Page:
New study reveals cefoxitin as effective first-line treatment for intraamniotic infections

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recent Clinical Infectious Diseases The study evaluated the efficacy of cefoxitin in the treatment of endometritis and intraamniotic infection (IAI).

This follows the June 2023 update of local order sets and guidelines recommending first-line cefoxitin monotherapy for the treatment of IAI and endometritis.

Study: Cefoxitin for intraamniotic infections and endometritis: a retrospective comparison with traditional antimicrobial therapy regimens in a health setting.  Image credit: Ground Pictures/Shutterstock.comStudy: Cefoxitin for intraamniotic infection and endometritis: a retrospective comparison with traditional antimicrobial therapy regimens in a health setting.. Image credit: Ground Pictures/


IAI is a polymicrobial infection of the placenta, amniotic fluid, fetal membranes, fetus, or decidua. These can seriously endanger the life of the fetus or the pregnant person if not recognized and treated promptly using intrapartum antibiotics and delivery.

IAIs have also been shown to be associated with a higher likelihood of cesarean delivery 2.3 . Post-partum endometritis reflects infection of the endometrium, decidua, or myometrium after delivery of the fetus.

The American College of Obstetricians and Gynecologists (ACOG) recommends gentamicin and ampicillin as first-line antibiotic treatment for IAI.

It also calls for consideration of penicillin allergy to clindamycin, cefazolin, and vancomycin, depending on the severity of the allergy.

A local review of prescription patterns was conducted in June 2023 due to shortages of intravenous clindamycin in the United States.

This review recommended cefoxitin monotherapy as first-line antimicrobial therapy for the treatment of endometritis and IAI, replacing gentamicin and ampicillin with or without clindamycin.

About the study

This study was retrospective and observational and conducted in South Carolina. Adult hospitalized patients diagnosed with endometritis or chorioamnionitis were enrolled.

Patient outcome and treatment data were extracted from the electronic medical record (EMR) system. Individuals were excluded if they lacked EMR relevant data.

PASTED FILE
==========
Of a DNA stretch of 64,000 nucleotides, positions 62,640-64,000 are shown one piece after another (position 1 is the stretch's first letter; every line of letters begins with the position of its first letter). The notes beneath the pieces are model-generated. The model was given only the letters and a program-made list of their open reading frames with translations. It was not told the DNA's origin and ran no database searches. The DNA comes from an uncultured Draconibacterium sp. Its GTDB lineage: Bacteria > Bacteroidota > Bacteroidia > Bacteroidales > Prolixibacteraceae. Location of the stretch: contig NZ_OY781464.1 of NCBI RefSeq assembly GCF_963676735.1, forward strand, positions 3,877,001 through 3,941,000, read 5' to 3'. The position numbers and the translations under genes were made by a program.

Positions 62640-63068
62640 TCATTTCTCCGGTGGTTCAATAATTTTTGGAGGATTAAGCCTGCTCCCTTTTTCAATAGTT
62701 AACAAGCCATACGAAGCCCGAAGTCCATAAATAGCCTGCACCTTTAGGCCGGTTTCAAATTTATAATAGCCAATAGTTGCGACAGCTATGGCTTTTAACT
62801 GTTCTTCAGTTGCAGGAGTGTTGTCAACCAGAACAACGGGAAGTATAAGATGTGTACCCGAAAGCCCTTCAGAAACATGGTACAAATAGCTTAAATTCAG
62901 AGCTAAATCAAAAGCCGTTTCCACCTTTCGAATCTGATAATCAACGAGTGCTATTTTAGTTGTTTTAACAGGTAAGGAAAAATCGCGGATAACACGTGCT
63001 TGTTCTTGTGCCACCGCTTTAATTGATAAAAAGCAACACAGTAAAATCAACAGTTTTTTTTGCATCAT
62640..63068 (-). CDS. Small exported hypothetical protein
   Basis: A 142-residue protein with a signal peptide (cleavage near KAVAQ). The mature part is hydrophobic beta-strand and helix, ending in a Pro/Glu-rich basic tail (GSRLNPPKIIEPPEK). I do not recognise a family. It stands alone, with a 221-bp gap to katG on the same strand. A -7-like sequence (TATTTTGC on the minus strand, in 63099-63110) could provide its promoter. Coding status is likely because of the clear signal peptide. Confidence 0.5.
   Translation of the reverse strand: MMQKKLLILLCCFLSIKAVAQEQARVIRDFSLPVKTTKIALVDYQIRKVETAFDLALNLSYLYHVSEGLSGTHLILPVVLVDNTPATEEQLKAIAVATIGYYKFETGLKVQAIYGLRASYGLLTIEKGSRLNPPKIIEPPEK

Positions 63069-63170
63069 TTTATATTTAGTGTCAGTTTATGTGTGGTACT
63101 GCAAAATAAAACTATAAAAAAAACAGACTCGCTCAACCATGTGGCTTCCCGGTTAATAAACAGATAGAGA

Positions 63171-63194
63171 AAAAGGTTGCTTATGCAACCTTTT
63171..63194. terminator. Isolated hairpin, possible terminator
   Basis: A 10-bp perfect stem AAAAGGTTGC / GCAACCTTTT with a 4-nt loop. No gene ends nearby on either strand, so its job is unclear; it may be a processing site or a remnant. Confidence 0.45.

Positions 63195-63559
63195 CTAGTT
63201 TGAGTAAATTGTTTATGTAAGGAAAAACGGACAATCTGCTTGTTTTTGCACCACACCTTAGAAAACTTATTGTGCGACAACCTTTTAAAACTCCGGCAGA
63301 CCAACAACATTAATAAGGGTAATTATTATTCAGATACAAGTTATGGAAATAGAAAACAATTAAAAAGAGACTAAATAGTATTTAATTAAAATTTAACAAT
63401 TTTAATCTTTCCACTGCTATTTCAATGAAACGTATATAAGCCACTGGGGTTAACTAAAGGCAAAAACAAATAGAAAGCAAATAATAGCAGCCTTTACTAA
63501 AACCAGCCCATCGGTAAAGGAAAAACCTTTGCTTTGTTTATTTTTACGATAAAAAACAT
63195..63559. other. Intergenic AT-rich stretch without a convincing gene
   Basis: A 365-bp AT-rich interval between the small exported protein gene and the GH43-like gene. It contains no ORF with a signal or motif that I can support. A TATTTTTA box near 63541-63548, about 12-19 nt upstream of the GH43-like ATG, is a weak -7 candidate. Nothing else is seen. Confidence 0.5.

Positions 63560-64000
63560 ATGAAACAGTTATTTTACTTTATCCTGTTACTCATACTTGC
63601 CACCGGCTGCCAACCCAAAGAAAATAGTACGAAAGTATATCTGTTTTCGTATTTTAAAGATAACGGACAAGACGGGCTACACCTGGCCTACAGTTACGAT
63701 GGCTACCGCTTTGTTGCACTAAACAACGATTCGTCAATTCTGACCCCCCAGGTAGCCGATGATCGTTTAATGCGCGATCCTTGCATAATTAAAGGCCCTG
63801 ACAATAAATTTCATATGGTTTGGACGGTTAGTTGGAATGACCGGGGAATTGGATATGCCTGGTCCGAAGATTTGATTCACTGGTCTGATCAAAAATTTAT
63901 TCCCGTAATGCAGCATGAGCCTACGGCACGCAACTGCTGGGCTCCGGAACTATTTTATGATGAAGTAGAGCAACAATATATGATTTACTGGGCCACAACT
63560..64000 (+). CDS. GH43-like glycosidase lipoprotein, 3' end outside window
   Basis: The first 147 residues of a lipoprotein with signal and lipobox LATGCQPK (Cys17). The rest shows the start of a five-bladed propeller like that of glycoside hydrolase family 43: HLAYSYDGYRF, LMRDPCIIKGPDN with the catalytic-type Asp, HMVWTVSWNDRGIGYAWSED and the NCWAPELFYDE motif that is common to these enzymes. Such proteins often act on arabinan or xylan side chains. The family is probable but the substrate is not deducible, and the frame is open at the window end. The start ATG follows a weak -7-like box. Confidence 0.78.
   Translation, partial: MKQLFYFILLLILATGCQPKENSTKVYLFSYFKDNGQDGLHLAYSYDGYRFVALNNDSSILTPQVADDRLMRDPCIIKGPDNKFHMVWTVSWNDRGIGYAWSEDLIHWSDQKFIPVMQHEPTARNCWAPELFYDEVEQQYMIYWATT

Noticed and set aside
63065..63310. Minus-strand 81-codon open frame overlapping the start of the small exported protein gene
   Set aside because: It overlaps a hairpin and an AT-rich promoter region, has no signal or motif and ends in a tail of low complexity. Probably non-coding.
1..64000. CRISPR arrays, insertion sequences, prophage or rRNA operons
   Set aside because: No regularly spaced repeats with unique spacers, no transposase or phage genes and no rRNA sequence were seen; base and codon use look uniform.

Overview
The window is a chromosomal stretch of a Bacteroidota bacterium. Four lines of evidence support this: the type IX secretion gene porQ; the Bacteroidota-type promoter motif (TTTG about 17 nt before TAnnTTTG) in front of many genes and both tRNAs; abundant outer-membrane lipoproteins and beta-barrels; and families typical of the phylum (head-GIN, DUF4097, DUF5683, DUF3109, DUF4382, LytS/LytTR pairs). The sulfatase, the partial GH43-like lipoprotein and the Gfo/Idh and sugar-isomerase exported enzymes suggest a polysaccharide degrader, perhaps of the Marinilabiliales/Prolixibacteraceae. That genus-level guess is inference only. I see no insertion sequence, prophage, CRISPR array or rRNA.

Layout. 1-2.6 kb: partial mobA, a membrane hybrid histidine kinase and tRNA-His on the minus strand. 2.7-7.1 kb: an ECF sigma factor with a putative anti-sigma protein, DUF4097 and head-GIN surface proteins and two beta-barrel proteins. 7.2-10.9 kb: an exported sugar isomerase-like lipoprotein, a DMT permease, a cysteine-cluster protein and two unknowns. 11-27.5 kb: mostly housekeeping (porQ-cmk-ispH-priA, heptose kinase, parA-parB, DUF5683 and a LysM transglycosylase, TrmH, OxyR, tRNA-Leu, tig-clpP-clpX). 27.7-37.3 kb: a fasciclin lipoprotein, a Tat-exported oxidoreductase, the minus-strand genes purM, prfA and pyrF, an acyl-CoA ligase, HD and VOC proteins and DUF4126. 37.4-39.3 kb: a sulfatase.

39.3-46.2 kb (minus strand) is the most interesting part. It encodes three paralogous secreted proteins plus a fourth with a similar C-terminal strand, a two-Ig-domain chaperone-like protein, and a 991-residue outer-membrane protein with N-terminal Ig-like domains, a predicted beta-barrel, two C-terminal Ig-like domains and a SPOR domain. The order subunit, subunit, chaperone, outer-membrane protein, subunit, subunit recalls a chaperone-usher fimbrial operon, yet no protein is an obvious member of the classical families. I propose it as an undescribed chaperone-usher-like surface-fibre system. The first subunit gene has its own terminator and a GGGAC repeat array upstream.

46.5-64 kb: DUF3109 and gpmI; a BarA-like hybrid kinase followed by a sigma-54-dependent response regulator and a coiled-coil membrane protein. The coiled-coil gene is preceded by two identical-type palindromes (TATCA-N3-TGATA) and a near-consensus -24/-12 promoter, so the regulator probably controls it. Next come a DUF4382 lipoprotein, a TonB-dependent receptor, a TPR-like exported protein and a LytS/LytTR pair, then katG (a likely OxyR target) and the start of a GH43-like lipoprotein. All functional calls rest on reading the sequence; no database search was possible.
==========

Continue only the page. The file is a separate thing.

Patients were divided into two groups. The first (n=122) were treated between June 23, 2023 and August 31, 2023, the period in which the guidelines were in place.

The second group (n=350) included those treated between April 1, 2016, and June 22, 2023, when standard antimicrobial therapy was in place.

The primary composite study outcome was serious clinical events at 30 days postpartum. Serious clinical events may result in hospital readmission, ICU admission, death, or deep surgical site infection.

The individual components of the composite result constitute the secondary result. Secondary outcomes also included length of hospital stay.

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Guidelines recommending cefoxitin monotherapy were non-inferior to traditional guidelines involving ampicillin and gentamicin for serious clinical events after delivery.

Reducing the likelihood of readmission for endometritis and IAI was the main driver of the results documented here.

In the post-cefoxitin group, a 63% reduction in the likelihood of experiencing a serious clinical event and a 69% reduction in hospitalization was observed. Comparable length of hospital stay was observed across the two groups.

Additional considerations with cefoxitin include improved patient experience, reduced nursing workload, lower healthcare costs, and reduced risk of medication errors. Cefoxitin is time-effective compared to ampicillin/gentamicin/clindamycin “triple therapy”.

Multiple administration increases the potential for regimen errors and common adverse reactions. Other disadvantages of gentamicin include weight-based dosing that delays prescription and the need for drug monitoring to ensure safety.

Strengths and limitations

Strengths of this study include a large healthcare system spanning multiple campuses and a modern patient cohort, analysis of antimicrobial resistance and current pathogens.

A key limitation of the study centered on its observational and retrospective design, meaning patients received different antimicrobials across different groups.

Fewer events post-cefoxitin may lead to fewer events and fewer secondary infections.

The lack of microbiology data for medical infections was an additional limitation of this study. This leads to an incomplete understanding of the potential pathogenic organisms involved in these infections.

Moreover, clinical diagnosis of endometritis and chorioamnionitis is an additional limitation. These conditions are usually identified and managed by those who care for labor patients.

Recent studies have shown that clinical signs for the diagnosis of chorioamnionitis do not accurately identify patients with proven intra-amniotic infection. In 61% of patients with clinical IAI, microorganisms were identified in the amniotic fluid.

Of these individuals, about a quarter showed intra-amniotic inflammation without detectable microorganisms. Here, an attempt was made to standardize the cohort based on ICD-10 codes. However, it must be noted that diagnosis and ICD-10 codes depend on the treating physician.


In summary, this study showed that local transition to first-line antimicrobial therapy using cefoxitin monotherapy was effective and current practice is expected to continue.

The treatment of endometritis and IAI with cefoxitin requires a much less complex administration procedure than conventional methods.

Preliminary findings suggest that cefoxitin may be a promising avenue for modernizing the treatment of endometritis and IAI.

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